The Center on Education Progress, a nonpartisan think tank in Washington, D.C., surveyed education officials in states that have adopted the Common Core State Standards and found the majority said it was unlikely their state would reverse, limit or change the decision to participate in the nationwide initiative. EWA spoke with Diane Rentner, CEP’s deputy director and the report’s author, about the results, and how the public controversy over common core might be out of step with state-level realities.
1. The survey shows that common core remains strong among education officials in a majority of the states that have signed on to the national initiative. Is there a disconnect between the politicians who are currently opposing it and the on-the-ground education officials actually tasked with implementing it?
The National Conference of State Legislatures has a very telling table. Overwhelmingly, it was state boards of education that adopted the common core. Only one or two states actually had a legislative debate on it. State boards and state education departments are committed; they’re pretty solid. But on the political side of it, the right and the left, folks are just waking up to what all of this means and that they weren’t exactly consulted on these decisions.
2. But even when it was a state board of education making the decision, it was a public process. There were open meetings, opportunities for input. Were lawmakers not paying attention or distracted by other issues that seemed more critical at the time?
There are a few things at work. To some extent they might not have been paying attention. A lot of the pushback is coming from lawmakers who haven’t served on education committees. I also don’t know how much of these movements (to abandon the Common Core) are organic from within states and how much of them are being fostered by external groups. We did our survey in February through May—a time when all of the controversy was swirling—and the support among state education officials remained strong.
3. From a practical standpoint, could states just abandon the common core ship midstream?
We’d just go back to individual states having varying levels of standards. We could conceivably see 25 to 30 states stick with common core and the others implementing their own visions. But the people running it at the state level feel strongly committed to it; they don’t think they can turn around now. They’ve started professional development, invested in curriculum. The next CEP report is expected to show they think these standards are more rigorous and will result in better student outcomes, which is similar to the findings in our prior survey.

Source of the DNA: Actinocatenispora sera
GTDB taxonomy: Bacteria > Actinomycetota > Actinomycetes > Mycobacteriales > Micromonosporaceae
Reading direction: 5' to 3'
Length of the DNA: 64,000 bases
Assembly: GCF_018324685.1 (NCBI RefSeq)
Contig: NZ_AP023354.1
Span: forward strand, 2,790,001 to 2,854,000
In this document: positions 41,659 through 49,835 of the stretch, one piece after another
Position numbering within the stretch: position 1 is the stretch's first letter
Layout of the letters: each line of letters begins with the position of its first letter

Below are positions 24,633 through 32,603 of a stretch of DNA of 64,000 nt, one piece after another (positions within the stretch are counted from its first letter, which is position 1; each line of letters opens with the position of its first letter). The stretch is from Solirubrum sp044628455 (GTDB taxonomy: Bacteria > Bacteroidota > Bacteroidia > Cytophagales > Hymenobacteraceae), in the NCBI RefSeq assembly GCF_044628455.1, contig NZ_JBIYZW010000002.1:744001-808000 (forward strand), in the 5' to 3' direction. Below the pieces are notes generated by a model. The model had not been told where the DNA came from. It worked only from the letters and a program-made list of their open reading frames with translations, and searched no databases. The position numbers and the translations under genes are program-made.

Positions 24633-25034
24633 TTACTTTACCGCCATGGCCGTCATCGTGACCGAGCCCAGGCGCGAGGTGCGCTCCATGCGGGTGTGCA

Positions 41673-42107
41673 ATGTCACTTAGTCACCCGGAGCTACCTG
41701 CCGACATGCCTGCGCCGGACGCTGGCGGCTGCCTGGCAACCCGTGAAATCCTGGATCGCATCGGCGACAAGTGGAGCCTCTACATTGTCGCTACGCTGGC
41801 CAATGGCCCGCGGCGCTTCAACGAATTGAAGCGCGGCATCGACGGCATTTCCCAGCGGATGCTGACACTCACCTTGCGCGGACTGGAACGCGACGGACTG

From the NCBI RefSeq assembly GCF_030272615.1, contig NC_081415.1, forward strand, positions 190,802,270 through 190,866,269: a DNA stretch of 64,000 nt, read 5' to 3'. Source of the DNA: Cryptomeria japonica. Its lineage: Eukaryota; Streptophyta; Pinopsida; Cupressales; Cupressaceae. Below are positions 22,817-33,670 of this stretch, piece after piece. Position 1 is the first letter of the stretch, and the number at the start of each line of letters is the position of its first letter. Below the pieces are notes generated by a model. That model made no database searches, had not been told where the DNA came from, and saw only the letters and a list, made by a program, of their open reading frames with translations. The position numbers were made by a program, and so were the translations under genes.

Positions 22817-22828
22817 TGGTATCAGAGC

4. Is there a misconception about common core you’re seeing in the public debate that you’d like to see corrected?
The Republican National Committee’s stance is that it’s anti-localism. I find that unusual because there were state standards in place before. Just like with that situation, with the common core it’s up to the school and the school district to interpret how to carry out those standards. There’s no national curriculum and no federal tests for common core. There are still a lot of local decisions on how to teach these goals and what they embody. It’s not top-down as some people are alleging.
5. At EWA’s National Seminar at Stanford in May, Arne Duncan said he had to explain to the governor of a common core state that the new standards didn’t mean mandated curriculum and that the federal government wasn’t telling teachers how to teach. Does that surprise you?
It’s a little surprising, especially since the National Governors Association helped craft the Common Core State Standards. It’s a good example of how tough things are right from a public perception standpoint for common core. If the people who have these misconceptions aren’t willing to listen, they’re not going to hear the correct information.
This post originally appeared on EWA’s now-defunct online community, EdMedia Commons. Old content from EMC will appear in the Ed Beat archives.